The user experience when using the browser takes a hit. What I’m not sure about is if the mobile Safari is intentionally set up this way, to make a call to the network every time a page changes. Perhaps it is too much to ask of a mobile browser that is capable of rendering full, true-to-life webpages (not just smaller mobile sites.) Since mobile Safari is capable of keeping up to 8 pages open, this is a considerable amount of information that Safari needs to keep open and readily-accessible, let alone keeping additional page history and assets stored so they can be pulled up immediately. I’m sure there is a pretty good hit on the processor as well since it takes some work to simply render a page from memory, let alone load one as it rolls in over the network.

If you’ve ever used the mobile version of Opera, you know that the “back” action is very fast and visually cool – the pages “swipe” back from right to left, as though they had been sitting in a long row. Granted, Opera uses techniques for optimizing the content to generate smaller pages that work on browser. With the Blackberry browser it seems sometimes is was quick loading a previous page when selecting “back” and sometimes it made a call to the network and refreshed the previous page. I was never quite sure when it was going to do which. The Blackberry proxy servers do some optimization on the server-side, so the pages that the Blackberry browser rendered were somewhat mobilized. (note: I’m referring to the the browsers used prior to OS 4.6 – the browser in the Bold and the Kickstart might provide a different experience.)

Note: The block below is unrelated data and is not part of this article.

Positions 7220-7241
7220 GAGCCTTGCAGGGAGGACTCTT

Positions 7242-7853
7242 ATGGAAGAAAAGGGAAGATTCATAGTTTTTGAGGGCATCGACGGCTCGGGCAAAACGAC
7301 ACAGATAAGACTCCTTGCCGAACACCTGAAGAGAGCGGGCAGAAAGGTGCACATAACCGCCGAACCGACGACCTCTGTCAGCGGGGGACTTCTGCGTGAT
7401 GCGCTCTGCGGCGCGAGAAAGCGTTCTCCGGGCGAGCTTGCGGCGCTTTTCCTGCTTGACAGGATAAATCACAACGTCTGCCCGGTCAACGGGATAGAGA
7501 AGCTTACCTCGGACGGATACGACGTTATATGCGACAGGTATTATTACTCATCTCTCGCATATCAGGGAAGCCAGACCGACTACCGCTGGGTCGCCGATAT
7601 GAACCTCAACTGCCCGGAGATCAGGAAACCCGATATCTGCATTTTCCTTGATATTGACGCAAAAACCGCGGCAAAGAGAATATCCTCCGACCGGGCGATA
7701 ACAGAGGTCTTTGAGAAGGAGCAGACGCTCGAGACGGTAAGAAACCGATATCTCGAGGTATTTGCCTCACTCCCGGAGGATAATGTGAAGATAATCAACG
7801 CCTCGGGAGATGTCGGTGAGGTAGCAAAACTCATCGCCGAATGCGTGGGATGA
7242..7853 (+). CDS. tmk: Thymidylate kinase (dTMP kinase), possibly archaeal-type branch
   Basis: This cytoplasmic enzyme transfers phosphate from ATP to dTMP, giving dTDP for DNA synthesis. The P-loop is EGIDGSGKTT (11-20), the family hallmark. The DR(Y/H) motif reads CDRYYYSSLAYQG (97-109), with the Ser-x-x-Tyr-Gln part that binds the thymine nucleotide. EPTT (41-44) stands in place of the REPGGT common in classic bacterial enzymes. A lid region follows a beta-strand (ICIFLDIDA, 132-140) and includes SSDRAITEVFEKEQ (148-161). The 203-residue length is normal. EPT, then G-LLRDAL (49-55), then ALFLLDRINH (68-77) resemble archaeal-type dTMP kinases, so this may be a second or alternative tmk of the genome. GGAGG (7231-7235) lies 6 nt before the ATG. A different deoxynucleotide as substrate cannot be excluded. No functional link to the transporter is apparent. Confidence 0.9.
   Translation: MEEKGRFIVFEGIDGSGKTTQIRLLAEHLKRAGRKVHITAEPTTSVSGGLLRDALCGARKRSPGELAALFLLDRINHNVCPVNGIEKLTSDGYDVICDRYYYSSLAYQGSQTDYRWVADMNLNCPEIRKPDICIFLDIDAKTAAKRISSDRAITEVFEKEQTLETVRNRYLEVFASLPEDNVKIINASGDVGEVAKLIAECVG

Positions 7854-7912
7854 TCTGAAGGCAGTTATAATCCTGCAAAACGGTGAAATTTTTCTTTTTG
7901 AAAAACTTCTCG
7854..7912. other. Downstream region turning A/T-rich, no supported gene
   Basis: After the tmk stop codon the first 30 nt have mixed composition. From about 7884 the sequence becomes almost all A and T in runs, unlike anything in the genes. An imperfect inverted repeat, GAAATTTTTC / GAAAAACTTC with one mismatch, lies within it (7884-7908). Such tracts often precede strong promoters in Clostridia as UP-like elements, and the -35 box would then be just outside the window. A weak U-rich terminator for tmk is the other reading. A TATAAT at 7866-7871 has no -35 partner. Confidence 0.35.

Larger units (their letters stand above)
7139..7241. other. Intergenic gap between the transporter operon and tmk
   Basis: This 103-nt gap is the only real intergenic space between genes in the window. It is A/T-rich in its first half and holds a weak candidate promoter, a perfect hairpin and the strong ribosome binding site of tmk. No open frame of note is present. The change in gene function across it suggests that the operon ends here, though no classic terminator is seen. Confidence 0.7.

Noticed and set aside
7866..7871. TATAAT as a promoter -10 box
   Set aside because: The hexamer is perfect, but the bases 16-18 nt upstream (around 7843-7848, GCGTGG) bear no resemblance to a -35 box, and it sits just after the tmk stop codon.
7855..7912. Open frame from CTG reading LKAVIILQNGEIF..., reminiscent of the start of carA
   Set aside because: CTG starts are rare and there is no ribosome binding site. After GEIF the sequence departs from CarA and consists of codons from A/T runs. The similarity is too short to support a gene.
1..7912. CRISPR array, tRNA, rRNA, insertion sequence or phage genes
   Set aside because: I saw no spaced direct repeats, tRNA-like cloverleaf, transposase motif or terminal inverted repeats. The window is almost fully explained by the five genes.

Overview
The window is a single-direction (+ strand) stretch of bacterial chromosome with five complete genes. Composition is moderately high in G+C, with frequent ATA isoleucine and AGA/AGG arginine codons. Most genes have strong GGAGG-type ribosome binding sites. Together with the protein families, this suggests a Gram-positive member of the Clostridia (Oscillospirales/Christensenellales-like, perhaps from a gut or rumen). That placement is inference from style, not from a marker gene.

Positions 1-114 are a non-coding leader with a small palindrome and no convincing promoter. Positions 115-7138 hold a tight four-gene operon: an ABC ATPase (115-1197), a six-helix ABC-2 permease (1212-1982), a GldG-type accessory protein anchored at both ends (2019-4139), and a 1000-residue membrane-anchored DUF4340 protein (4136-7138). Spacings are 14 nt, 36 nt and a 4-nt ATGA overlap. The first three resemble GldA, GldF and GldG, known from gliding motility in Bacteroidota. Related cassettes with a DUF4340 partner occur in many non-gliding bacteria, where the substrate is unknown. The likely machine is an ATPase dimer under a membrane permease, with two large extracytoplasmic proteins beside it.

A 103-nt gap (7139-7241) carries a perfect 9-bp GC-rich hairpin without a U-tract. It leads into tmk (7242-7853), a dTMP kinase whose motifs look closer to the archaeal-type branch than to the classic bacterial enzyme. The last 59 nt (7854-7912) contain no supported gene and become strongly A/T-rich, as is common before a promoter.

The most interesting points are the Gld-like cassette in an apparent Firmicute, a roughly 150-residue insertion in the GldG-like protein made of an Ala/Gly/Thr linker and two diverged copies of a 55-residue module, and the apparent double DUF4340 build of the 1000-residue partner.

Since OS 2.0 of OSX for mobile is bringing the iPhone platform into its toddler years, perhaps we will see an improvement in the responsiveness of Safari this over time?

It’s the platform

Mobile devices, particularly smartphones, are often introduced and talked about as sole entities with this feature and that feature. The spec sheets about the devices and the review of the hardware and software running on them is usually the focal point. But what is often left out is the interaction of the device with the larger system. Sure, reviews tend to include quality of reception on a carrier’s network and what features tend to be locked down (e.g. MMS, IM). But what is often missing is talk about the ecosystem. Here I’m talking about how well the phone is supported through OS updates, how easy it is to find/download/install applications, etc.

The experience of the device – i.e. the full user experience — isn’t about device specifications. If the device is built well and has solid hardware and software under the hood, the specifications shouldn’t matter. In fact, if done well, the particular specs (e.g. camera resolution, screen resolution, speakerphone loudness, etc.) should fade into the background and fall out of focus for the user. The user can then focus on the tasks – sending a message to a friend, taking a picture, placing a call. It is when the hardware and software isn’t up to snuff that they become more obvious, more obtrusive, and tend to interfere with the user experience.